I've recently begun adding Tam Valley Depot Frog Juicers to the turnouts to improve DCC performance. In the photo above you can see a simple modification made to the wye turnout where a length of wire has been soldered to the thin wire that brings power from the points to the frog. This wire will be connected to a Frog Juicer to provide constant current to the frog while automatically changing polarity when the points are thrown. The Frog Juicer itself will be installed below decks at a later date.

A small hole for the wire was drilled below the frog's position and then the turnout was installed, making sure to add insulated rail joiners to prevent shorting when current is fed from the open, non-point end of the turnout. A couple of Atlas track nails on the connecting tracks hold everything firmly in place.

The rest of the track installation is covered pretty thoroughly in this week's video log, but there are a few points I should emphasize.

  • I always solder rail connections on curves, but almost never on turnouts or straight sections of track. This allows for expansion and contraction of the rail during changes in humidity and also makes it much easier to remove a turnout and replace it should that become necessary.
  • I use either glue or track nails to hold the track in place (though rarely both), and always use nails on sharp curves or anywhere I need the flextrack to firmly hold its shape.
  • I do not glue or nail turnouts to the roadbed. Connections on adjoining tracks make this unnecessary and, again, not nailing them down makes them easy to remove should the need arise.
  • Always pay attention to how power flows through the rails and follow the manufacturer's instructions on where to place gaps or insulated rail joints on turnouts to prevent short circuits.

And lastly: have fun! Model railroading really is fun if you take your time, enjoy what you're doing and don't take it all too seriously. Remember, when all is said and done, we're just grown-ups playing with trains. Make the most of it.

Here's a bonus video showing the first train into Calico after I dropped some feeder wires and hooked the new track up to the DCC bus. Enjoy!

Thanks for checking in, amigos. Adios for now!

Changes to the Backdrop and This Week’s Video Log

Studio Update - Aug 26, 2017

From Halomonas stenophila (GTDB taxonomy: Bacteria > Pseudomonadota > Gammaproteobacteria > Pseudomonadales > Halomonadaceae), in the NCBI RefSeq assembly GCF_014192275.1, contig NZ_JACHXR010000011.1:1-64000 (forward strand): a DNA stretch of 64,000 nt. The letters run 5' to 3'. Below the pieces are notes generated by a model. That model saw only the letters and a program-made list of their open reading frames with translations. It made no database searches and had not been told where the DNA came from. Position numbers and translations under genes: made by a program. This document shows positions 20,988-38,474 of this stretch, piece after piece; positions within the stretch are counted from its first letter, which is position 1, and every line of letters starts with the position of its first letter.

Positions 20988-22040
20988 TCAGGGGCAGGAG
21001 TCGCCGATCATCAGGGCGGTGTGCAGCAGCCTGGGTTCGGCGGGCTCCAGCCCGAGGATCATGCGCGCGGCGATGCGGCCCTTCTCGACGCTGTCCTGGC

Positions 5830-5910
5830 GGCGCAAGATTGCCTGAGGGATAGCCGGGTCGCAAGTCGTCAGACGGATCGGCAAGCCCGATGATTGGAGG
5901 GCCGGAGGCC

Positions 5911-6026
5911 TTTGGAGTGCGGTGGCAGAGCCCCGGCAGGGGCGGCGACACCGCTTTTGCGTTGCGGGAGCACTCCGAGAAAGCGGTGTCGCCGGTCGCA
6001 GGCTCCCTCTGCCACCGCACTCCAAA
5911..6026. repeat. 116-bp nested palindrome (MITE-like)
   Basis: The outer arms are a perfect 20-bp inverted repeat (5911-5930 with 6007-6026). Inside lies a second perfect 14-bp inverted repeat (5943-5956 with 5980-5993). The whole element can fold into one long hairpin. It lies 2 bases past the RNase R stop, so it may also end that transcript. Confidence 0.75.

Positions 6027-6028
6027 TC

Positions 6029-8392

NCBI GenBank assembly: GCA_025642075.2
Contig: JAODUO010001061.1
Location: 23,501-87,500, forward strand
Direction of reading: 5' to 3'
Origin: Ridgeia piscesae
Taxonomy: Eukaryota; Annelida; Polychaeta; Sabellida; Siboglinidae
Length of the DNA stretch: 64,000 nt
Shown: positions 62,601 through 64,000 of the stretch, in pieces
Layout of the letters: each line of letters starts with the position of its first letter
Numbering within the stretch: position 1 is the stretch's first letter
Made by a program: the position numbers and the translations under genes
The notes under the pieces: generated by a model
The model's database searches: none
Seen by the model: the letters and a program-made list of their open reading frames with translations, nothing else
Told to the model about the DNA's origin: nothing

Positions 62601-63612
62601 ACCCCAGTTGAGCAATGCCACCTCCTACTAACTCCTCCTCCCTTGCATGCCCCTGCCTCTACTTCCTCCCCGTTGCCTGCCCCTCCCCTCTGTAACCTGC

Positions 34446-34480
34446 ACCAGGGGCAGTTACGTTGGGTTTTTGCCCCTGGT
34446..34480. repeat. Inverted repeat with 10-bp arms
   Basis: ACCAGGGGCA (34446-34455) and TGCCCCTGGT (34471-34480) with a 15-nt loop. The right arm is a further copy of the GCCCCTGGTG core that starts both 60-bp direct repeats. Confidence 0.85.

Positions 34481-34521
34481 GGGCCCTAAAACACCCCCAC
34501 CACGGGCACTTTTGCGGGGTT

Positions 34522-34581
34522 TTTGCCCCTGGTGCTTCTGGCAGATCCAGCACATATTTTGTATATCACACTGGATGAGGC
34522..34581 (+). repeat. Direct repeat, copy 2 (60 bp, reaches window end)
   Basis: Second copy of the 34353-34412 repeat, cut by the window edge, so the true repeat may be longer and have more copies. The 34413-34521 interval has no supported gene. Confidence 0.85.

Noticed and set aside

This past week I did more work on the new Calico section, repainting an area of the backdrop that will be behind the town to look a bit more like the desert hills around the real Calico Ghost Town near Yermo, CA. Many thanks to former Calico resident K.D. Younger for sending me a disc full of photos from her days there. I also found a little time to do some ghost-mine hunting this week and paid a visit to the Audrey Shaft Head-frame at the Little Daisy Mine in Jerome. Click on this week's video log above for a visit to the mine, some backdrop painting, and other assorted antics.

When I originally painted this section of the backdrop a few months ago, I really didn't have a clear idea about what to build in this new section of the layout. Once the decision was reached to relocate Calico town there, I knew that the backdrop would need to be altered to fit the scene. I started by studying photos of the mountains around Calico, and then lightly sketching in a rocky profile with pencil. Fortunately, I still had a lot of paint left over in several shades that were specially mixed for the backdrop and I blocked in the basic shapes with a medium brown tone.

The next step was to start defining the shapes a bit with a slightly darker shadow color. That was then followed by a lighter, more saturated color on the areas where sun would be hitting the rocks. When working with acrylic or, in this case, latex paints, I've found that it's best to start with medium values and then work darker and lighter from there, saving the highlights and darkest shadows for the final steps.

Then it was just a matter of building on these medium tones with lighter and darker shades to give definition to areas of sunlight and shadow. Again, most of the colors used were already pre-mixed from the earlier backdrop painting and I highly recommend this approach. My practice is to experiment and then mix up small amounts of the colors I'll need with artist's acrylics. These colors are then painted on to small, 2x2" pieces of white cardstock, and labeled on the back with names like "medium sandstone," "red sandstone," "dark shadow," etc. Then I take these cards down to my local home center and have the colors matched and mixed up by the quart as interior flat latex. This system ensures that I always have color samples at hand, and that one section of the backdrop will always match (and not clash with) another section, even if they are painted several months apart.

The final step was to bring the entire scene up to the same level of finish as other parts of the backdrop. This is when the final, lightest highlights are added and small details like trees and bushes are painted in. Obviously, I don't go for photo-realism on the backdrop, just a believable scene that will blend with and compliment the 3-d foreground scenery to come. The challenge here at Calico was to convey the rugged, Mojave Desert feel of the mountains there, while still matching the colors and character of earlier sections of the backdrop. I hope I pulled it off.

That's going to wrap it up for this week. Just a quick reminder that next Saturday, September 2, is the next Open Studio & Train Day at Thunder Mesa Studio and I hope to see some of you there. Also, a big thank you to those who have taken advantage of the 15% off coupon and free shipping going on now through August 31 at the Thunder Mesa Spreadshirt shop. The coupon code is: EAAIZSF9

Thanks for checking in, amigos. Adios for now!